Harvesting Pacific Coast Iris Seeds from our Crosses
Harvesting Pacific Coast Iris Seeds from our Crosses, Bob Sussman, 5/31/2019
Every year as soon as the first two different pacific coast irises go into bloom we begin our “crosses”. This is a process where we collect the pollen from one flowering iris and place it on the stigmatic lip of another. The is by definition a “cross”. Sometimes well also place the pollen of an iris and place it on it’s own stigmatic lip and this would be known as “selfing”. To get the greatest range of flowering and growing results in the offspring we generally do a lot more crosses than selfing.
As I mentioned we begin as soon as the flowers begin to bloom. To have offspring with an early bloom and maybe earlier than the parent is a good thing as it extends the flowering season. We also do the same at the end of the season for the same reason.
This year the first series of crosses began on 3/15, when and with ‘Canyon Banner’ (one of ours) and ‘San Ardo’ (a Ghio hybrid) went into bloom. We did a series of crosses, every few days to make sure we would get some seed capsules with a good sampling of seeds to plant in fall. Yesterday we collected our first seed capsule, shown below with approximately 50 seeds, 2-1/2 months after the cross was made. This is fairly typical. We then stored them in paper envelope. The seeds need more dry and clean isn’t an issue fortunately for me.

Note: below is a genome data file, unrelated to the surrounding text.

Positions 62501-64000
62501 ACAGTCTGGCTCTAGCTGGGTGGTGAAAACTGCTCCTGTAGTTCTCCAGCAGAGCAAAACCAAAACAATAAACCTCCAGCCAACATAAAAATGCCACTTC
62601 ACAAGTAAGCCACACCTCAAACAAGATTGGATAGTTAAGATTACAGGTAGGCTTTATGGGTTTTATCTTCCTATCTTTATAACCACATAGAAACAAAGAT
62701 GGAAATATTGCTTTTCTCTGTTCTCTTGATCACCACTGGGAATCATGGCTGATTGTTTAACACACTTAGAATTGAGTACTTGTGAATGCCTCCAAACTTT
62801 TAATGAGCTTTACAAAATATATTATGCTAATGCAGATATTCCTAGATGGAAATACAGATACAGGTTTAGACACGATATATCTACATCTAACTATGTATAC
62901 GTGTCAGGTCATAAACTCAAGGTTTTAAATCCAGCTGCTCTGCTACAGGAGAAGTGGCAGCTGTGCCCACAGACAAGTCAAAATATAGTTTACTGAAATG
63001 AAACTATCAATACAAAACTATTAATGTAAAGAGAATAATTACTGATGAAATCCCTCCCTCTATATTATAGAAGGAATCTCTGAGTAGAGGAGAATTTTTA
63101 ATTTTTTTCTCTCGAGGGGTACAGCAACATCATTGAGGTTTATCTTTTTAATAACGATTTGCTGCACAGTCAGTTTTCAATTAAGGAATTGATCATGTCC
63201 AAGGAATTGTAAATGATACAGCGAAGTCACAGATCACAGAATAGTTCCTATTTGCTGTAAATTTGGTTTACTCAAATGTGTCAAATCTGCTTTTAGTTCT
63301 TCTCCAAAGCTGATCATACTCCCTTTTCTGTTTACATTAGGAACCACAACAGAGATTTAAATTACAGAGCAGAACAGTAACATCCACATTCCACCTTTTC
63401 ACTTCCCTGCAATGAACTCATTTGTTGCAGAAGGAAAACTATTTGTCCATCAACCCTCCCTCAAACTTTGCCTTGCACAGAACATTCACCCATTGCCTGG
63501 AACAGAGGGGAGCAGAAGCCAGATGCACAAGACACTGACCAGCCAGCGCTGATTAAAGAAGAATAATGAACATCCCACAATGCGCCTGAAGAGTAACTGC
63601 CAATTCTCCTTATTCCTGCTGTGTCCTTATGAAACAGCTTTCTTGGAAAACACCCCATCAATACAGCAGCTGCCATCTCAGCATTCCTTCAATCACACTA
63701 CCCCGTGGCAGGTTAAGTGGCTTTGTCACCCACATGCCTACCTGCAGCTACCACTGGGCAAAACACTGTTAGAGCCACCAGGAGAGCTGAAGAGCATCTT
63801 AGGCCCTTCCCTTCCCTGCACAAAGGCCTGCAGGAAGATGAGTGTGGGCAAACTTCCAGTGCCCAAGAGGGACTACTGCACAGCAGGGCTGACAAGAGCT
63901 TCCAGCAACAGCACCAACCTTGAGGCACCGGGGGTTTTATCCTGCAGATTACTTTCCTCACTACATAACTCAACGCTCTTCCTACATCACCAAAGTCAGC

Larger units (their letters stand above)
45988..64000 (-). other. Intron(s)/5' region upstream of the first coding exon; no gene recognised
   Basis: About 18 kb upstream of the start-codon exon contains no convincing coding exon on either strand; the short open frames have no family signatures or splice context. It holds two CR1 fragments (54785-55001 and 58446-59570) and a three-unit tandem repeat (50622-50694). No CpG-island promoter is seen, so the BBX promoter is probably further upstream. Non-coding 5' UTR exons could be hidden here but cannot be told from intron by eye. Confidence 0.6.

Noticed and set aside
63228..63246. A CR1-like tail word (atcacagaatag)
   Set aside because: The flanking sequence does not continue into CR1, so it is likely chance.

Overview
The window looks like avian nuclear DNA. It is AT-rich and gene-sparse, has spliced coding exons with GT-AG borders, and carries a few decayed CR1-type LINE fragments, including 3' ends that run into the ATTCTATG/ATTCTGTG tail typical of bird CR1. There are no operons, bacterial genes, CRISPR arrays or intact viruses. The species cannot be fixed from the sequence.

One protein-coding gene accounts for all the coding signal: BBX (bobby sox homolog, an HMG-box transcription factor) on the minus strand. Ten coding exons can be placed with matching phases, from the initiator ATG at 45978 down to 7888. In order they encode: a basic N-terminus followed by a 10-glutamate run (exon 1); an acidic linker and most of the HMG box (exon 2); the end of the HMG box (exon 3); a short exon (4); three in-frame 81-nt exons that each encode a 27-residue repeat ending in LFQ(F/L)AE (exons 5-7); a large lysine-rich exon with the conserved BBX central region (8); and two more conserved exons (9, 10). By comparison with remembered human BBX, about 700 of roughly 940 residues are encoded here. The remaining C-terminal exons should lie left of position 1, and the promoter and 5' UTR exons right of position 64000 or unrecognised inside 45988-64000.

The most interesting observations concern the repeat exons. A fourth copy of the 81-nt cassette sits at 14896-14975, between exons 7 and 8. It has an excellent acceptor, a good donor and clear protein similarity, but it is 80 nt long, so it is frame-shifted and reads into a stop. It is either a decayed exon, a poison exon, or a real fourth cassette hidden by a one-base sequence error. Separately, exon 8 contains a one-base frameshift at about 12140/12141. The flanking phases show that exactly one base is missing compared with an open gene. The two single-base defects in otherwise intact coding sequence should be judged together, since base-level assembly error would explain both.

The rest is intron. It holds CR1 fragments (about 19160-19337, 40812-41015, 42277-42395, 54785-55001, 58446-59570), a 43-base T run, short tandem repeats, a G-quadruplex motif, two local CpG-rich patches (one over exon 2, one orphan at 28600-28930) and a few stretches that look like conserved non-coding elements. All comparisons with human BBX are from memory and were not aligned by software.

Below are the two proud parents. ‘Canyon Banner’ is the pod parent a bi-color with veining. Below that is the pollen parent ‘San Ardo’, deep violet and always an early bloomer
This is ‘Canyon Banner’ – one of our hybrids from ‘Canyon Snow’ and ‘Valley Banner’. You’ll note the plastic banding. That indicates that we have “crossed” this one – the date and pollen parent are noted on the band. This is known as the pod parent.
This is a picture of ‘San Ardo’, an early bloomer that we generally used as the pollen parent. Note there is no banding on these since that only done on the pod parent which will produce the seeds.
In fall we sow the seed flats from the seeds we’re collecting now- then more to successively bigger containers until they flower. They we’ll put them into production and have them for sale in another 2 to 3 years.
Still we won’t see anything for another 2 to 3 years but what do we expect to see after 2 to 3 years? The results are clearly unknown but we hope to get more early bloomers. The ‘Canyon Banner’ is a bi-color with veining and the ‘San Ardo’ is a very dark purple (shown below). If we could get more bi-color flowers maybe deep purple falls with white standards and falls (the other parts) and some purple veining that would be pretty cool but we just won’t know. The way it is in what we do.